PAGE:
There has been a trend of Americans 18 years or younger receiving both cosmetic nonsurgical and surgical treatments. Over 1,000 cosmetic Botox treatments serviced last year were performed on minors. There has also been a large trend of teenagers receiving autoplasty, or ear surgery. In fact, roughly 13,000 individuals 18 years and younger received autoplasty in 2013.
While some teens receiving surgery or noninvasive treatments do it for medical purposes, there is an increasing number doing it for cosmetic reasons. It could be that they’re seeing an increase of Hollywood celebrities receive these services, like rumored Kylie Jenner lips enhanced by fillers or Teen Mom star Farrah Abraham and her multiple cosmetic surgeries.
So why the spike in teen plastic surgery? According to the American Academy of Facial Plastic and Reconstructive Surgery survey data, celebrities might not be the biggest influential factor. Roughly 2/3 of doctors stated that bullying was one of the main reasons–for both adults and minors–to elect these cosmetic treatments. Negative social pressure can be a huge influence on how a person sees themselves in terms of what they believe they need to change.
“Another report found that the social media selfie culture was encouraging more people to seek out plastic surgery,” Data Journalist Mona Chalabi told NPR.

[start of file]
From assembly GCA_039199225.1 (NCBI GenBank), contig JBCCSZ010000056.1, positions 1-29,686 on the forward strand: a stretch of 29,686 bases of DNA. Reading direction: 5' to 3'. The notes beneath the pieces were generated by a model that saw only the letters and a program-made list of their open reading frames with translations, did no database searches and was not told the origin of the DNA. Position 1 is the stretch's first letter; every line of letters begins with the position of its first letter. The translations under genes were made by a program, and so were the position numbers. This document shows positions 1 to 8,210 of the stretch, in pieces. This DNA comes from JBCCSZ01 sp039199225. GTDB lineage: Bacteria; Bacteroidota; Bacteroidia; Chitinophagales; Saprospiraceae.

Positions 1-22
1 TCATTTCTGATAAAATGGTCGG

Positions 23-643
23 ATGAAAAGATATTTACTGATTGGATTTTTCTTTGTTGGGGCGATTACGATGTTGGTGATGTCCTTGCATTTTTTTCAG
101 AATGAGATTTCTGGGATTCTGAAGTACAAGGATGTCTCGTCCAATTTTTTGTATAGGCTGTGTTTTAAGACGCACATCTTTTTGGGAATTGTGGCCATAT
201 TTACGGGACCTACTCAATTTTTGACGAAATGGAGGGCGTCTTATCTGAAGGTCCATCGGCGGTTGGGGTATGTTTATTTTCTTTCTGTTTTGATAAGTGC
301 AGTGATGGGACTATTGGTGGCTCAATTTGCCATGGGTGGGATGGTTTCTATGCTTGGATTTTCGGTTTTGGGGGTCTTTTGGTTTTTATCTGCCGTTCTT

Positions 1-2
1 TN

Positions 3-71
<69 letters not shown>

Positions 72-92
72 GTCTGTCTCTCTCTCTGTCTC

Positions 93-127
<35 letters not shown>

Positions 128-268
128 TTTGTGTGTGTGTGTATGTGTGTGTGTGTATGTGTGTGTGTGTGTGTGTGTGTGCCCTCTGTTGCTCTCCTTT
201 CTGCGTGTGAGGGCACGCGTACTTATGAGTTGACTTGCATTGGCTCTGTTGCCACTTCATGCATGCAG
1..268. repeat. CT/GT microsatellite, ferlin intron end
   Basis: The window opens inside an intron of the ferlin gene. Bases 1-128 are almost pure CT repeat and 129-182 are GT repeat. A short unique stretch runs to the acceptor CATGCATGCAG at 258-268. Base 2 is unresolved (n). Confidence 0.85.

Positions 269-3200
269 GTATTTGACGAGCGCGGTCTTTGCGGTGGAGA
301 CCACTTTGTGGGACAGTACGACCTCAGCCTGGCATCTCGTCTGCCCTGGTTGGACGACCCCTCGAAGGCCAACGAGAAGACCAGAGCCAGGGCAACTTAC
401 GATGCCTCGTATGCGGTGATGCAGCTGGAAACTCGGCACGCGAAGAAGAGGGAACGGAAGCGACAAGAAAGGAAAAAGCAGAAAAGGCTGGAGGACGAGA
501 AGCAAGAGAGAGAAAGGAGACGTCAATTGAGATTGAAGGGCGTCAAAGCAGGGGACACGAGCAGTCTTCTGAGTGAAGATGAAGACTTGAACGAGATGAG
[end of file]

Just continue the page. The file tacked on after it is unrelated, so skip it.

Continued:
Internet culture is something that wasn’t as prominent 10 years ago. Everyone seems to have an online profile these days, most especially children and teenagers. The idea that they must hold themselves to a standard of perfection could be an influence on this growing trend.
Overall, this a a billion dollar industry that continues to grow each year. The American Society for Aesthetic Plastic Surgery reported there were 5 million Botox treatments performed in the U.S. alone last year. Closely following were dermal fillers and laser hair removal.
Medical professionals such as doctors, physicians, nurses, and others are capable of receiving training with these nonsurgical treatments. This includes Botox, dermal fillers, laser treatments, sclerotherapy, and more. National Laser Institute offers a two-week comprehensive course that thoroughly prepares medical professionals how to perform these treatments, including hands-on training.
“My typical favorite patient is someone who’s excited when she’s finished, she’s happy…and she’s hugging you on her way out the door,” Kathleen Madsen, RN and graduate of National Laser Institute, says.
The overarching reason of choosing nonsurgical or surgical cosmetic treatments may be because people, whether they are minors or not, want to not only look good but to create good self-esteem for themselves.